This article was originally published on 28 January 2020 in Energy:2030 Issue 25.
Welcome to the last Energy:2030 in its current format. From March, this publication will be called Energy: Net Zero and will be renewed with a dedicated and fresh focus on the challenge of transitioning our energy sector to one with net zero emissions.
Net zero, simply put, is achieving an overall balance between emissions produced and emissions taken out of the atmosphere. The term can relate to just CO2 emissions (a net zero carbon target), but national targets tend to relate to all greenhouse gas emissions. The UK government passed a law in June 2019 that will require the country to bring all greenhouse gas emissions to net zero by 2050. The Scottish government followed this up in September 2019, introducing a Climate Change Bill that commits Scotland to a target of net zero emissions of all greenhouse gases by 2045.
Aside from tackling emissions from the energy and transport industry, a key component of the net zero drive is applying changes to land use and forestry practices. But our focus will be on the energy sector, and in this regard the term can be interpreted differently when applied in different contexts.
The World Green Building Council’s definition of a net zero carbon building is one that is “highly energy efficient and powered from on-site and/or off-site renewable energy sources, with any remaining carbon balance offset.”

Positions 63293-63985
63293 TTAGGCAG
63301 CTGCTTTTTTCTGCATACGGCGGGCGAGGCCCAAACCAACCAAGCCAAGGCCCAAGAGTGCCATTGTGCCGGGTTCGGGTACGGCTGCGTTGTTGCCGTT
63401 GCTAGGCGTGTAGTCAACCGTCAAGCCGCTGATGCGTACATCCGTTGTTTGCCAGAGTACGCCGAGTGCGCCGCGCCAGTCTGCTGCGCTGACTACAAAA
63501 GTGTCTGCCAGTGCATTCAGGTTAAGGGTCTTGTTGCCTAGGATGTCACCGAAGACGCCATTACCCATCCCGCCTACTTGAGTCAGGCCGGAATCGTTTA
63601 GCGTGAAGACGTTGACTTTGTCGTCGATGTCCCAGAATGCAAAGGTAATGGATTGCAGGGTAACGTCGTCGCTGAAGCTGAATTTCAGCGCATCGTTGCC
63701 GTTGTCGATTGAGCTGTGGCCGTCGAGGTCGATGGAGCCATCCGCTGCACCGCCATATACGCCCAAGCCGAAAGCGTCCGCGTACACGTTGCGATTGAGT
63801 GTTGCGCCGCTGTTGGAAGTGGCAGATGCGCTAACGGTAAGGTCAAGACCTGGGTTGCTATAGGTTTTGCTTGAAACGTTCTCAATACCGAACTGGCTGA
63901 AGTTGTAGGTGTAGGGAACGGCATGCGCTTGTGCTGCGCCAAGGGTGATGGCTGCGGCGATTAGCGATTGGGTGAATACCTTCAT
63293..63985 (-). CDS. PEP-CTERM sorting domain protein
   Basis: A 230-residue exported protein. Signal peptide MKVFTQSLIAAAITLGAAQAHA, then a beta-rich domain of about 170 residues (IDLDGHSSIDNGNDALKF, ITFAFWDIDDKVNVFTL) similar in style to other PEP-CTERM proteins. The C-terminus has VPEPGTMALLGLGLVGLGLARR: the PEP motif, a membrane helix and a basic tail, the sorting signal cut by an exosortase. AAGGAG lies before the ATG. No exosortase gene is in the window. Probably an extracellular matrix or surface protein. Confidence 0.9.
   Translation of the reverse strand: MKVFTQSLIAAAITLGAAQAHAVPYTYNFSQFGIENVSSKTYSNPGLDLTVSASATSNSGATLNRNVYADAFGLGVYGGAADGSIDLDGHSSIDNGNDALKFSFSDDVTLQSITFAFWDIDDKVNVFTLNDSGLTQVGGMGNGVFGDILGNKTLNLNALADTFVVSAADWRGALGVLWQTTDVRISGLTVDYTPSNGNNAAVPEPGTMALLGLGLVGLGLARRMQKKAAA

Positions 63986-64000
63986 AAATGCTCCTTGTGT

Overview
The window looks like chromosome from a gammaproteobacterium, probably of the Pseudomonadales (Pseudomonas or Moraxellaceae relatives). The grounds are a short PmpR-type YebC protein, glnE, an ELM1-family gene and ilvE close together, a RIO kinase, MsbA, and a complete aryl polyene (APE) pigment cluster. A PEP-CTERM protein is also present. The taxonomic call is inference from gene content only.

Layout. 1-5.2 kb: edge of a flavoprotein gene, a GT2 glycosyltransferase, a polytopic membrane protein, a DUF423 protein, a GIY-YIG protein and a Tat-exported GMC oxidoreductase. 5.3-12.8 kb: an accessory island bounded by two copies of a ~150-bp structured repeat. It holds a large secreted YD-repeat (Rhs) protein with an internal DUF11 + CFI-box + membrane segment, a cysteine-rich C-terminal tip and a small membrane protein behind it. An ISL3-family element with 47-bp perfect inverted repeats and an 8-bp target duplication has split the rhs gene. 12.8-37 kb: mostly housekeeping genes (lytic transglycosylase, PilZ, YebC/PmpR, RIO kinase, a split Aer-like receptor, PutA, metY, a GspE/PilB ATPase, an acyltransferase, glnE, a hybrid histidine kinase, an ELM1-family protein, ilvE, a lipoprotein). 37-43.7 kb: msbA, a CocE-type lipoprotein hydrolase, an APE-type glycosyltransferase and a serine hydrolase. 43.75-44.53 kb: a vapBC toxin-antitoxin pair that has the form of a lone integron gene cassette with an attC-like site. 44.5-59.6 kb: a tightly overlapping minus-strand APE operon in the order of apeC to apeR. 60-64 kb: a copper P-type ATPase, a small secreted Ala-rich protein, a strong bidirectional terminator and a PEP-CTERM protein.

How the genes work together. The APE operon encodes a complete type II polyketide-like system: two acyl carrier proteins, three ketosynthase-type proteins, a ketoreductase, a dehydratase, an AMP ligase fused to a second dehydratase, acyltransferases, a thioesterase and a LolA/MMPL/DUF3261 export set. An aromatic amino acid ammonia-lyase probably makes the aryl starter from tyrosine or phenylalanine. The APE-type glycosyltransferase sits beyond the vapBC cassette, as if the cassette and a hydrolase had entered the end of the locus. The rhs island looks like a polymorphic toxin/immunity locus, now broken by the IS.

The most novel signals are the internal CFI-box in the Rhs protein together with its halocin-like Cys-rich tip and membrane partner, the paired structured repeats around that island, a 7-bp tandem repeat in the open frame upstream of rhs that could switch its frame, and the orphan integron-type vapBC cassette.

The Science Based Targets initiative, in its September 2019 report Towards a Science-Based Approach to Climate Neutrality in the Corporate Sector, gave meaning to the definition in a non-domestic sense. The paper describes net zero for a company as “achieving a state in which the activities within the value chain of a company result in no net impact on the climate from greenhouse gas emissions.” It is also a case of balancing the impact of any remaining greenhouse gas emissions with an appropriate amount of carbon removal techniques.
When Energy:2030 first issued in January 2018, the idea of having a net zero economy was not in the public or political consciousness. The focus of the publication was the smart, flexible future that sits at the heart of government and regulatory policies. We looked at new approaches to market and regulatory design, the interaction between the two and how they are being driven by policy change. We presented evidence of how these interplay and strategies which were being applied in other jurisdictions. We intend to expand our horizons of this international coverage, looking at more markets in Europe as well as our usual coverage of US, Australia and New Zealand.